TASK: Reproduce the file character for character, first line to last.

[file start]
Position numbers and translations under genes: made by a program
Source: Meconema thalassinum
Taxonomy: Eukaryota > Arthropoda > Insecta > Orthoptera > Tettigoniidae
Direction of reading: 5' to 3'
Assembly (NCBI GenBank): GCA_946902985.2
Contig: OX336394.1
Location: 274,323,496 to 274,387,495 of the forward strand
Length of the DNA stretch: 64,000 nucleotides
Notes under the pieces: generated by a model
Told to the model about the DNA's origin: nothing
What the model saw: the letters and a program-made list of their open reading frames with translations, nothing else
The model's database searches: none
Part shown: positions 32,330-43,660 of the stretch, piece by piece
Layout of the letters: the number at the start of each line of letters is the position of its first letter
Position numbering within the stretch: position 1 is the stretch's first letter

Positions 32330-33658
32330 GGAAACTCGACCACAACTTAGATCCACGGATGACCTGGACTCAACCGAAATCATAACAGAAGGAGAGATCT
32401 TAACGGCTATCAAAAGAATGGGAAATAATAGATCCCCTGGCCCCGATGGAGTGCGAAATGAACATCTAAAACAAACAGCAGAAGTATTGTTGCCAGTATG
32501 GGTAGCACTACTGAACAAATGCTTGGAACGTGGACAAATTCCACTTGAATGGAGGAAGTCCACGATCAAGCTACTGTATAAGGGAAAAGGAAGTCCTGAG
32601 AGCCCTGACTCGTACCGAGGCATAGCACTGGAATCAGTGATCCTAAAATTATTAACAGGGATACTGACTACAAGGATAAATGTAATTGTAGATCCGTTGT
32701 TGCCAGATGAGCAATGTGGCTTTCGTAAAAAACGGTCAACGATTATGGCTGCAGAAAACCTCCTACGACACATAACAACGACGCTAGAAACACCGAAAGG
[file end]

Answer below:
Position numbers and translations under genes: made by a program
Source: Meconema thalassinum
Taxonomy: Eukaryota > Arthropoda > Insecta > Orthoptera > Tettigoniidae
Direction of reading: 5' to 3'
Assembly (NCBI GenBank): GCA_946902985.2
Contig: OX336394.1
Location: 274,323,496 to 274,387,495 of the forward strand
Length of the DNA stretch: 64,000 nucleotides
Notes under the pieces: generated by a model
Told to the model about the DNA's origin: nothing
What the model saw: the letters and a program-made list of their open reading frames with translations, nothing else
The model's database searches: none
Part shown: positions 32,330-43,660 of the stretch, piece by piece
Layout of the letters: the number at the start of each line of letters is the position of its first letter
Position numbering within the stretch: position 1 is the stretch's first letter

Positions 32330-33658
32330 GGAAACTCGACCACAACTTAGATCCACGGATGACCTGGACTCAACCGAAATCATAACAGAAGGAGAGATCT
32401 TAACGGCTATCAAAAGAATGGGAAATAATAGATCCCCTGGCCCCGATGGAGTGCGAAATGAACATCTAAAACAAACAGCAGAAGTATTGTTGCCAGTATG
32501 GGTAGCACTACTGAACAAATGCTTGGAACGTGGACAAATTCCACTTGAATGGAGGAAGTCCACGATCAAGCTACTGTATAAGGGAAAAGGAAGTCCTGAG
32601 AGCCCTGACTCGTACCGAGGCATAGCACTGGAATCAGTGATCCTAAAATTATTAACAGGGATACTGACTACAAGGATAAATGTAATTGTAGATCCGTTGT
32701 TGCCAGATGAGCAATGTGGCTTTCGTAAAAAACGGTCAACGATTATGGCTGCAGAAAACCTCCTACGACACATAACAACGACGCTAGAAACACCGAAAGG